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Read the following dialogue and discuss the after-dialogue questions.

A: In my view, government money shouldn’t be used to support the Arts.

B: I’m afraid I can’t agree. Public support for the Arts is the hallmark of a civilized society where people enjoy freedom of thought and expression.

A: Those are very nice sounding words, but look ... when we visit Art Galleries in other countries, we usually have to pay to go in, but when foreigners come to Britain, they’re subsidized by the British tax-payer. They can enter the National Gallery and the British Museum without paying a penny.

B: I think you’re straying from the main point which is the access of British people to their artistic heritage whether they’re rich or poor. If this also makes Britain more attractive for overseas visitors, so well and good. What’s wrong with creating a few more jobs in the tourist industry? Think of all the money that’s spent in the souvenir shops of these galleries and museums.

A: Well you might as well argue that the government should subsidize all shops. I’m saying that it’s the British tax-payer who pays the bill.

B: You misunderstand me! I’m talking about national institutions, centers of culture which represent the best of Britain’s historical and artistic treasures.

A: That’s highly debatable. Some of the exhibits you see from contemporary artists are no more than tins of baked beans or piles of bricks.

B: I’m afraid you’re just trying to prove a general point by quoting extreme examples. Of course, not every artistic creation will be to everybody’s taste. The Arts can never take new directions without risks. Both the impressionist painters and Picasso took risks.

A: But in the real world, if people want to take risks, they should do so at their own expense. They should either find private sponsors or sympathetic bank managers. Why should other people pay for the exhibition of junk which nobody wants?

B: To come back to the main point, this isn’t only about contemporary experimental art. I’m talking about the appreciation of great masterpieces which have been acknowledged for centuries.

 

Ø Discussion questions

1. Do you think that the tax payer should have to support the Arts? For example, why should a football fan have to pay for opera?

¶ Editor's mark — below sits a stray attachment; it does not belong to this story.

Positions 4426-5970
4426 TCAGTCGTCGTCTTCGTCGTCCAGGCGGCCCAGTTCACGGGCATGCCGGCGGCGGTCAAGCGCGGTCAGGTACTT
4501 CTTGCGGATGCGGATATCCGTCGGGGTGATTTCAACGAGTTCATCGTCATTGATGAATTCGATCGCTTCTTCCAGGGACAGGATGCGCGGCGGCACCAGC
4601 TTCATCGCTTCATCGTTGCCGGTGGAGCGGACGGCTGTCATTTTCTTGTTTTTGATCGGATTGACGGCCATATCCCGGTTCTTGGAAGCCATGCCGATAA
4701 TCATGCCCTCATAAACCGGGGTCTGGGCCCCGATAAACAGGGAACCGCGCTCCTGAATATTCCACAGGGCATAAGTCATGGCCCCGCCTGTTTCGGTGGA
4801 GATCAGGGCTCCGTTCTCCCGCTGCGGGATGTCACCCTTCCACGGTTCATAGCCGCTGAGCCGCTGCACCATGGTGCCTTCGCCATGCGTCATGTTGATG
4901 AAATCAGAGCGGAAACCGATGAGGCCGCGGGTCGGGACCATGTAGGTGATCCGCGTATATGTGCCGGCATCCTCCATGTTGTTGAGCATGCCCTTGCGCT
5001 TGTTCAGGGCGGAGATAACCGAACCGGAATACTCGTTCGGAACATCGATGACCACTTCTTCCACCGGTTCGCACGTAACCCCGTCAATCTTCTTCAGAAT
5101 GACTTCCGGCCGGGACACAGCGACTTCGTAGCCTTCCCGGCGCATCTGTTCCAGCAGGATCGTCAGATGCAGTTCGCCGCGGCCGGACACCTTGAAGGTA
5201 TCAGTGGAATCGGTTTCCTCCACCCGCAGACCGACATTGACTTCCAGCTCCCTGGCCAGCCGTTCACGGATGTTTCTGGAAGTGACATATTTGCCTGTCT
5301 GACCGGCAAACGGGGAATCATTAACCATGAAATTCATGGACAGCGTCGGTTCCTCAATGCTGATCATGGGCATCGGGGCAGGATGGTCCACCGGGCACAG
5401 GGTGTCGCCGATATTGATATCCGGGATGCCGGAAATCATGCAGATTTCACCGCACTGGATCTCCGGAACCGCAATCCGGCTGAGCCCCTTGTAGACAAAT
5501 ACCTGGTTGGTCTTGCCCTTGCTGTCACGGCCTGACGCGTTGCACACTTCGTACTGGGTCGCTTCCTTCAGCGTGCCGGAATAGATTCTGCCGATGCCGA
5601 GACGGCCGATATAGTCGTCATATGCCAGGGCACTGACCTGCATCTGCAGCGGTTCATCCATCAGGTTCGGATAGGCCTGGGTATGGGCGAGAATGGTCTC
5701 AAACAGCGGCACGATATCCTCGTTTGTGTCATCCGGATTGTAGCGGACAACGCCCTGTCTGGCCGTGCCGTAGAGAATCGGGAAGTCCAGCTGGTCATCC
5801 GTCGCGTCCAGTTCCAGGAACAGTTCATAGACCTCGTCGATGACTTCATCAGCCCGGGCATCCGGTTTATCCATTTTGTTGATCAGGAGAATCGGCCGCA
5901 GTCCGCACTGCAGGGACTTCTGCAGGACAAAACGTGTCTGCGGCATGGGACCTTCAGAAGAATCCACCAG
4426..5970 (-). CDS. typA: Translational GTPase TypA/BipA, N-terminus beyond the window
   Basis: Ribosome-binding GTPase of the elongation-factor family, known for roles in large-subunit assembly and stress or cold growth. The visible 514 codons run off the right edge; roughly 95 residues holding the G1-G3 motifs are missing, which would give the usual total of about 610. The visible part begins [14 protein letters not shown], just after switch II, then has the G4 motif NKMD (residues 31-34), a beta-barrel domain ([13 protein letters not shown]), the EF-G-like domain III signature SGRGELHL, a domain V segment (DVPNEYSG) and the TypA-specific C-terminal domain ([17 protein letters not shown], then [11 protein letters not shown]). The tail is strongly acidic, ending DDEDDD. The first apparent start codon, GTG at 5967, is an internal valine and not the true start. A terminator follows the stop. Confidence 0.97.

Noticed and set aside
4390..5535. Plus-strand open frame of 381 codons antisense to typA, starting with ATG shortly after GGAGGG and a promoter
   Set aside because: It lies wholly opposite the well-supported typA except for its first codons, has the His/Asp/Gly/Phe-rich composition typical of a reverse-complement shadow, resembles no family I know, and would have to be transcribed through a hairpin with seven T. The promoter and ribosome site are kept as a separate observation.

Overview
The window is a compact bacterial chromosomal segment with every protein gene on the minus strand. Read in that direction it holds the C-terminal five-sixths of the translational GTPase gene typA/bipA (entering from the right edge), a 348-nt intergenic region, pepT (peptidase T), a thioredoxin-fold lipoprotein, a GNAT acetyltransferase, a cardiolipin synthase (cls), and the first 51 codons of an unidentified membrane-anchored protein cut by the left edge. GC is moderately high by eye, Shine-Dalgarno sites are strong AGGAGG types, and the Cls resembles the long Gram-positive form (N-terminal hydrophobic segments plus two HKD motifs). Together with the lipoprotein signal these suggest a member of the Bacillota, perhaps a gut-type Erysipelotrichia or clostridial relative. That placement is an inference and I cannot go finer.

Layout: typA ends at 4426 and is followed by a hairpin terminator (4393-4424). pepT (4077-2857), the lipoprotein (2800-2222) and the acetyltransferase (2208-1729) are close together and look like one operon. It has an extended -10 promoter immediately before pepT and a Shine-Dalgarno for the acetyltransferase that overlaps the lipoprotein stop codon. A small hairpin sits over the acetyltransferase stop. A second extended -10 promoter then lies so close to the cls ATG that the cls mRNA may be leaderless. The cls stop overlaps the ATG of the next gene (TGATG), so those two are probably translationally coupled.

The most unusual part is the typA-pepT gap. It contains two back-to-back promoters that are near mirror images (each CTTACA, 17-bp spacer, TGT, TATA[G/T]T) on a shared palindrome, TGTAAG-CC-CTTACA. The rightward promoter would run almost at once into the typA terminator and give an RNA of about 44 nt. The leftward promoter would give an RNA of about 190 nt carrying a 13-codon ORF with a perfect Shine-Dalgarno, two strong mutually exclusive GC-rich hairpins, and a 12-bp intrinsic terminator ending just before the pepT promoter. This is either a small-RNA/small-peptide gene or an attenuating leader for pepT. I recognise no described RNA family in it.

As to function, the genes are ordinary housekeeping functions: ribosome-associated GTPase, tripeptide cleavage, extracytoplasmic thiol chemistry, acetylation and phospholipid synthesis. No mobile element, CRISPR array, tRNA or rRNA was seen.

2. Does your country have any well-known artists who are famous for cinema, theatre, literature, ballet, opera, classical music or painting?

3. What are your ‘top three’ art forms from the above list? Explain the reasons for your order of preference.

4. In what ways were you encouraged appreciating the Arts at home and at school? What jobs in the Arts world would be suitable for you?

5. Which country would you visit to appreciate the Arts? What would you plan to see?

 

BLOCK II

Theatre / Cinema / TV / Music

1. Read the lines of a comic vaudeville ‘Romantic Fools’ by Rich Orloff.

(A Man and a Woman address the audience. Each points to the other as they say)

Man: Women!

Woman: Men!

Man: ‘Why do women act the way they do?’ At some point every man ponders this question, gives up, and decides to focus on something simpler, like quantum physics.



Woman: ‘Why do men act the way they do?’ Since the beginning of time, scholars have asked this question, resulting in volumes upon volumes of man-written crap.

Man: Women make me feel – and that’s the problem. And yet, on the other hand… Individually, men and women are complex, dynamic and compelling.

Woman: Compared to amoebas.

Man: However, put men and women together –

Woman: And wear protective goggles.

Man: I mean, it’s not like I haven’t tried a rewarding, meaningful, interpersonal, nurturing – you know, all that kind of crap – relationship with a woman. I’ve been out with women who are repressed, flirtatious, maternal and needy. And I still haven’t found the right woman for me. And sometimes I wonder if I ever will.

Woman: I mean, it’s not like I haven’t tried to have an emotionally rewarding, sexually satisfying relationship with a man who doesn’t lie abut his marital status. I’ve been out with men who are meek, assertive, stoned, and sexually ambiguous. And sometimes I come from a date –

Man: I look in the mirror and say –

Woman: ‘Lori, buy a puppy.’

 

 

2. What word or phrase is being defined?

1. A play or film in which part of the story is sung to music.

2. The total number of actors in play or film.

3. The people who watch the play at the theatre.

4. What these people do with their hands at the end of a play.

5. The person who makes a film.

6. Journalists who write about films and plays.

7. The name of the articles they write.

8. The translation of the story of a film across the bottom of the screen.

9. To reserve tickets before the performance.

10. The most important actors or actresses of a film.


Date: 2016-04-22; view: 790


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